Drag racing is one of the oldest forms of motorsport – indeed, as far as this venue is concerned it is the oldest. What is now Killarney International Raceway began in 1947 as a series of informal ‘sprint’ races along a disused section of the old national road between Milnerton and Malmesbury, and only became a rudimentary circuit with the addition of a link between the ends of the strip in 1952.

It is at the same time painstakingly formal, with some of the tightest class rules of any form of racing, and refreshingly informal, with most drag racing other than national championship events conducted on a ‘run wot ya brung’ basis, with cars as diverse as a naturally aspirated two-litre front wheel drive Honda Civic and a twin-turbo V8 Chev Lumina Ute lining up to see which is actually quicker over a standing quarter mile (402 metres).

There is a long-standing tradition among straight-line racers that they will not enter for an event before the day of the race, despite the fact that they could save as much as half of their entry fees by entering a few days in advance. This means that, with the exception of a few invitation-only international events, the organisers don’t know who will be participating until the racing starts, and it is not possible to draw up a programme for spectators.

It also condenses what would normally be a week-long admin process of entries, confirmations, scrutineering, practice and racing into just one day – placing immense pressure on the organisers, in particular the Race Secretary. By the time she opens the Documentation Office at 7:30am on race day, there are usually dozens of competitors waiting to enter.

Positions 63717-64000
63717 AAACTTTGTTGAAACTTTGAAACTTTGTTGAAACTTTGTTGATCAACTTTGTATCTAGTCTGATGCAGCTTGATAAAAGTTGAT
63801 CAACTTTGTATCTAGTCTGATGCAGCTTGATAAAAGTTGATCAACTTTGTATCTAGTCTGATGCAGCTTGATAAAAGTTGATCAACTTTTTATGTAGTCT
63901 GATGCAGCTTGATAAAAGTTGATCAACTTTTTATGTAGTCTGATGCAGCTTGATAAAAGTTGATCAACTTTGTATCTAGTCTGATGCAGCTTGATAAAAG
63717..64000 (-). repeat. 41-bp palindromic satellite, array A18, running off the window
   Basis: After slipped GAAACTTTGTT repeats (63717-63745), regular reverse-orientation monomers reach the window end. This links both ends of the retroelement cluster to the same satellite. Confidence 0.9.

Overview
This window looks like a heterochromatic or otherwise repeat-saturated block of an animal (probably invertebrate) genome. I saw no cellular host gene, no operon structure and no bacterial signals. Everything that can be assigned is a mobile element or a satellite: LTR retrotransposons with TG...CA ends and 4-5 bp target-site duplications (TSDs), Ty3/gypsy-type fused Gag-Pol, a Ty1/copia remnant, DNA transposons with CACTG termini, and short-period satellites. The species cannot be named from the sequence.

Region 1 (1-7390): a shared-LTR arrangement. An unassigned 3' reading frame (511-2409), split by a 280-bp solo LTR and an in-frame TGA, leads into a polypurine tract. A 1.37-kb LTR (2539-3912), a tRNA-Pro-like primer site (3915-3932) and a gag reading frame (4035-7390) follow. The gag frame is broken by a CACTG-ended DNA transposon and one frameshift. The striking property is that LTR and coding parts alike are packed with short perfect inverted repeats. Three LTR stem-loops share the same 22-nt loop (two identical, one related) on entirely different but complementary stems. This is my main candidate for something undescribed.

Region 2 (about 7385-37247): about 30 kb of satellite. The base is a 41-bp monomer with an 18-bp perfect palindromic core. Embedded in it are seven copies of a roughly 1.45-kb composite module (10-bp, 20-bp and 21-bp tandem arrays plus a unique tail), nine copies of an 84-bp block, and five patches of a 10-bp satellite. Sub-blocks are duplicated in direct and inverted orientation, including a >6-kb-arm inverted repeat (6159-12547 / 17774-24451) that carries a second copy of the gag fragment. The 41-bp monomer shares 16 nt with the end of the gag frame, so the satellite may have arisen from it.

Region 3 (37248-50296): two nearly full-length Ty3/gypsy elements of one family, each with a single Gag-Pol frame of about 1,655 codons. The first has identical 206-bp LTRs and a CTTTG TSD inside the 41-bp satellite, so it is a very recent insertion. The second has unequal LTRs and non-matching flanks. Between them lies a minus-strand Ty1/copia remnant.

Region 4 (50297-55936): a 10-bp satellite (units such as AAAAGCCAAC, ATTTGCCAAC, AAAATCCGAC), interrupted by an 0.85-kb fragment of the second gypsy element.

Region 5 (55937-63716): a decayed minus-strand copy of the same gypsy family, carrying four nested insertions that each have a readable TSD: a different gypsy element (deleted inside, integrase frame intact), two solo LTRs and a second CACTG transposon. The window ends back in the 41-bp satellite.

Entries close at 8:30am and scrutineering closes at 10:00am, followed by a drivers’ briefing. Then racing begins in earnest – and it’s all over by 5:00pm. The action is non-stop; decisions are made ‘on the fly’ by the Race Controller and the Clerk of the Course, and it is to the credit of the racers that these decisions are almost always accepted without question by the competitors.

Efforts have been made recently to streamline the entry process; it is now possible to enter online and just collect your documentation on race day, or to enter at the Clubhouse on the Wednesday evening before the event – but a surprising number of drag racers, like players in a high-stakes poker game, prefer to play their cards closer to the chest by entering on the day despite the extra cost.

As with all forms of motorsport, safety is always the overriding concern; the staging area is inspected for oil or coolant leaks and bits of engine (not as unusual as you might think!) after each start and if there are any car problems on the strip, the chief marshal roars off down the strip in the safety vehicle to inspect and, if necessary, clean up the mess.

It takes many hands to make drag racing work; including the Race Secretary and her documentation staff, gate control, scrutineers, marshals, commentators, security staff, the Race Controller and the Clerk of the Course, it takes more than 70 people to run a safe and successful drag racing event, and a similar number to run the night-time streetcar racing events such as Street2Strip and #RobotRacing.

These are even more unpredictable, with anything from 60 to 160 competitors and up to 1200 spectators pitching up at the gate from 6:00pm on a Wednesday night – but by 7:30pm sanity prevails and the racing is well underway.

And they do this every Wednesday night, weather permitting, from the third week in January until two weeks before Christmas! Drag racing is the most intense form of motorsport, for the organisers as well as the competitors – but as anybody at Killarney who is involved in straightline racing will tell you, that’s what makes it so much fun.